The 10th of December commemorates the adoption of the Universal Declaration of Human Rights in 1948. Eleanor Roosevelt, on behalf of the United States, along with 48 other UN member states signed the declaration to prevent the tragedies of the first half of the 20th century from happening again.
The UDHR has given us a great deal. However, it is often overlooked and in some countries ignored altogether. Although not every state is subject to the declaration, the UN has a duty to enforce the declaration wherever possible. The declaration protects rights from freedom of speech to the right to a fair trial and the right to sanitation.
Despite what can only be described as the UN’s best efforts the declaration is still actively broken in may countries today. During the 1990s the world saw tragedies across the former Yugoslav region of Bosnia, Serbia, and Croatia, etc. Today we see genocide in Burundi, Syria, Burma and more countries across the globe.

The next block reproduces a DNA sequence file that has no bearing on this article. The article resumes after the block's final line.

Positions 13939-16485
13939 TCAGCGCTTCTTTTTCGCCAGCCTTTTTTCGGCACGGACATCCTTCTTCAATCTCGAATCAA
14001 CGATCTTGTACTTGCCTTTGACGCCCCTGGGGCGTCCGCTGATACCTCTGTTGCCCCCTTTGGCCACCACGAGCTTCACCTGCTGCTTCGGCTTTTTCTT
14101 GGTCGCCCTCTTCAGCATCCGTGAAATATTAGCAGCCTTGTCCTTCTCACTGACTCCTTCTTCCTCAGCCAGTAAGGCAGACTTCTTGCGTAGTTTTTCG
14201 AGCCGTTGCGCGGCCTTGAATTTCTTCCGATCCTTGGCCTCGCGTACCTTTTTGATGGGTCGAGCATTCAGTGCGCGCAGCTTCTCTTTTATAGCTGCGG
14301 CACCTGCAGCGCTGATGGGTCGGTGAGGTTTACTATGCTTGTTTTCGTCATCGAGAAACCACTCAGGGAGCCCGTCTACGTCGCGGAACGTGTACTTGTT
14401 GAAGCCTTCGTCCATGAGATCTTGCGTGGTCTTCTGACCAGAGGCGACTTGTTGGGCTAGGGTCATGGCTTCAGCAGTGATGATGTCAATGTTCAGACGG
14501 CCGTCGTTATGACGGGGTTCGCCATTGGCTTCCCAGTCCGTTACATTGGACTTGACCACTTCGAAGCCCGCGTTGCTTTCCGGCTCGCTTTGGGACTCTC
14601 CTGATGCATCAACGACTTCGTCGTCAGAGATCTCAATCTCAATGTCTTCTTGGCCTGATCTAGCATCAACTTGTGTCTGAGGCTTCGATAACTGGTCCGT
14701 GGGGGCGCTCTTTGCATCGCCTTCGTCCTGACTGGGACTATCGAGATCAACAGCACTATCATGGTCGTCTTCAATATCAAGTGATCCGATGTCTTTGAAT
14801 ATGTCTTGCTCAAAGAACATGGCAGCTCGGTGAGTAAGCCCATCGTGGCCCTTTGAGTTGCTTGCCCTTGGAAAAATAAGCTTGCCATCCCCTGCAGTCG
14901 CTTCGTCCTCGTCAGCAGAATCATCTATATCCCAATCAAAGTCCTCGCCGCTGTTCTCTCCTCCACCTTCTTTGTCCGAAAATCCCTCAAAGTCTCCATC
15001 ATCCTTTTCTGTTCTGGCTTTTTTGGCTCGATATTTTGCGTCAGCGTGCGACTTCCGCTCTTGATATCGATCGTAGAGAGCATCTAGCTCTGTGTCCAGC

Despite this, the UDHR has brought us a long way. However, the question we face is this: is intervention in the name of human rights altruistic or an attempt to fulfil our national security interests. The ideal answer is that intervention is for both purposes and is evenly mixed. It is important to remember that UN intervention is not just in countries that do pose a form of security threat but also in countries that have faced recent environmental disasters.
In Madrid, there is currently a border crossing exhibition which shows photos and stories of how people have tried to cross different borders in many different circumstances. The exhibition showed stories from the Berlin wall to Syria and Mexico. The point of this is that although we have come a long way regarding our human rights, we still have further to go.
Human rights are also only taught as a general concept in our education system. Students who chose to study philosophy in post GCSE have the opportunity to study rights more in depth. However, between the ages of 11 and 16 human rights are only a passing point in subjects such as citizenship studies and tutor time. This highlights an apparent issue in our education system as it means the next generation are becoming ever more misinformed about their rights.
Overall, the 10th of December is a day that should be celebrated globally. It not only celebrates how far we have come globally, it shows how much more work is needed to progress further and to protect our human rights and the UDHR.